In the case of genetic paparazzi, courts will presumably try to fit complex questions about genetics into the legal framework of privacy rights because this is how they have approached other intrusions into the lives of public figures in the past.
Modern U.S. privacy law is a complex web of state and federal regulations governing how information can be acquired, accessed, stored and used. The right to privacy is limited by First Amendment protections on the freedom of speech and press, as well as Fourth Amendment prohibitions on unreasonable searches and seizure. Public figures face further restrictions on their privacy rights because they are objects of legitimate public interest. On the other hand, they also have publicity rights that control the commercial value of their unique personally identifying traits.
People whose genetic material has been taken without their consent may also raise a claim of conversion that their property has been interfered with and lost. Courts in Florida are currently considering a conversion claim in a private dispute where the former CEO of Marvel Entertainment and his wife accused a millionaire businessman of stealing their DNA to prove that they were slandering him through a hate-mail campaign. This approach replaces the narrow legal framework of privacy with an even narrower framework of property, reducing genetics to an object that someone possesses.
What the future may hold
Under existing laws and the current state of genetic technology, most people don’t need to worry about surreptitious collection and use of genetic material in the way that public figures might. But genetic paparazzi cases will likely play an important role in determining what rights everyone else will or will not have.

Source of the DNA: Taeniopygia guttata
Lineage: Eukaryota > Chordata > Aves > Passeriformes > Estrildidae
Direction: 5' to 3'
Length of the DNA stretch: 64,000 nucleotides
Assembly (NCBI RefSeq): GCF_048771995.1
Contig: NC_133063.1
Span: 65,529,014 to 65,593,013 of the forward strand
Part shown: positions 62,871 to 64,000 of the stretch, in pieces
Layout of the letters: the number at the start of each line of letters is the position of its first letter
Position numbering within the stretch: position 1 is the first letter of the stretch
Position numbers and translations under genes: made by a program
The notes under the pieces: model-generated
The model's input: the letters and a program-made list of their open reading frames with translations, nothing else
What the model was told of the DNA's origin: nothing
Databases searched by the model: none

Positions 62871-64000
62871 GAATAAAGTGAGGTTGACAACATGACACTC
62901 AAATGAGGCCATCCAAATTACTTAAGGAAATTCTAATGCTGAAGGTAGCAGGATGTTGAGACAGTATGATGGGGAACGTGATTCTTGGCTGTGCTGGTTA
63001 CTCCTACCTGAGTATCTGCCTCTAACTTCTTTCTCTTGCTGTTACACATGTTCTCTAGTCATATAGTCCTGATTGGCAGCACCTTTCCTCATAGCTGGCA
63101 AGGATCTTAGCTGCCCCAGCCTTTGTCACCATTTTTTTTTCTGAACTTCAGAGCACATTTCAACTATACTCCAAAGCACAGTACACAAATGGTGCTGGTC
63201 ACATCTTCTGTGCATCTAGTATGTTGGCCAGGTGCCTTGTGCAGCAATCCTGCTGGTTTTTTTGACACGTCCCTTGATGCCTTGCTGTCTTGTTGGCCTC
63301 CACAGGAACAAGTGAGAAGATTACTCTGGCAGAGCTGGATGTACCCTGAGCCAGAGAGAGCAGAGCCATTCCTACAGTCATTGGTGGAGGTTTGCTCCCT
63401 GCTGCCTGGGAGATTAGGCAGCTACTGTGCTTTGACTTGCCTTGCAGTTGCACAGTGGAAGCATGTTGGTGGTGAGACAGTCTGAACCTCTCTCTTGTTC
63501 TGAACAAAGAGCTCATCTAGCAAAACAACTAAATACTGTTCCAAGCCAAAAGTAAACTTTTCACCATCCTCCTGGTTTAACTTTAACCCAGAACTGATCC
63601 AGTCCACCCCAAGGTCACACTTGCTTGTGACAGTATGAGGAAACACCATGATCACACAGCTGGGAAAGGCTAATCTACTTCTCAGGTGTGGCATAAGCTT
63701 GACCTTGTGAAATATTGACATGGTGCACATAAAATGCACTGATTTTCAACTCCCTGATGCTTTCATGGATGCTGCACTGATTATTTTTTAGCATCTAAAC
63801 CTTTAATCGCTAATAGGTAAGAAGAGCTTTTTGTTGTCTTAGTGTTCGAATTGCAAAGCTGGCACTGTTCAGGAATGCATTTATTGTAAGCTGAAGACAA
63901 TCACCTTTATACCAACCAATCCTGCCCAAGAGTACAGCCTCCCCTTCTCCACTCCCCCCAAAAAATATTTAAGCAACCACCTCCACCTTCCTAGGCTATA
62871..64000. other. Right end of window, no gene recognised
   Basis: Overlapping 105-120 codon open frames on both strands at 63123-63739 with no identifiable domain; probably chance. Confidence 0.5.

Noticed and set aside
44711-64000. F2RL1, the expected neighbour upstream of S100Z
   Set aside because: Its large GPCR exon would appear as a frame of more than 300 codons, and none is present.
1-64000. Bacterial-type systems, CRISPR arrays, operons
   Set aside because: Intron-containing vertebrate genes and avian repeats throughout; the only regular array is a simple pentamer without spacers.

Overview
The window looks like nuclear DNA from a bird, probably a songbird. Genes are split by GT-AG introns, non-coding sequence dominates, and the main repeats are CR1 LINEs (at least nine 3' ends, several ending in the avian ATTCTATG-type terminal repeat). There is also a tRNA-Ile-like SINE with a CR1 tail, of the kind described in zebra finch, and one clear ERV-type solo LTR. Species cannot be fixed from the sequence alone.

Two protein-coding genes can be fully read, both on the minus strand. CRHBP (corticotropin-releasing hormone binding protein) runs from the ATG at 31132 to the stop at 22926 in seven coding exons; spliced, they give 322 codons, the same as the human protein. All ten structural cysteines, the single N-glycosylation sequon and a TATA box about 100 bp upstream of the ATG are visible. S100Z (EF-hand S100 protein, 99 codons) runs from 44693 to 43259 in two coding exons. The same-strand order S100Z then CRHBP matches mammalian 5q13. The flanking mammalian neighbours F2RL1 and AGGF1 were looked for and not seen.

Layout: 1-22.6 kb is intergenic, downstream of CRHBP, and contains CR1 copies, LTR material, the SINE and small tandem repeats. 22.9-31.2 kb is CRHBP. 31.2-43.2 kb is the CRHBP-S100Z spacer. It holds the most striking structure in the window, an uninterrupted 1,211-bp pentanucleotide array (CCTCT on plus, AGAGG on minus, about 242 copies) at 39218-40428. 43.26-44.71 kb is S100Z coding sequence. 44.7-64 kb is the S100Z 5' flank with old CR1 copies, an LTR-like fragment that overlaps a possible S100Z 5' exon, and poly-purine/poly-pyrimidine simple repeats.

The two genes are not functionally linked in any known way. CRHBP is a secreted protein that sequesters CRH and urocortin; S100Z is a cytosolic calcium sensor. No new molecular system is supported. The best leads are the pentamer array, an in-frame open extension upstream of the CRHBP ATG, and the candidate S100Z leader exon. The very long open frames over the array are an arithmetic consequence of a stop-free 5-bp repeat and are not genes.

The U.S. Supreme Court is very unlikely to recognize new rights, or even affirm previously recognized rights, that are not explicitly mentioned in the Constitution. Therefore, at least at the federal level, individual protections for genetic material and information are not likely to adapt to changing times.
This means that cases involving genetics are likely to fall within the purview of state legislatures and courts. But none of the states have adequately grappled with the complexities of genetic legal claims. Even in states with laws specifically designed to protect genetic privacy, regulations cover only a narrow range of genetic interests. Some laws, for example, may prohibit disclosure of genetic information, but not collection.
For better or for worse, how the courts rule in genetic paparazzi cases will shape how society thinks about genetic privacy and about individual rights regarding genetics more broadly.
The authors do not work for, consult, own shares in or receive funding from any company or organization that would benefit from this article, and have disclosed no relevant affiliations beyond their academic appointment.
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This content was originally published by The Conversation. Original publishers retain all rights. It appears here for a limited time before automated archiving. By The Conversation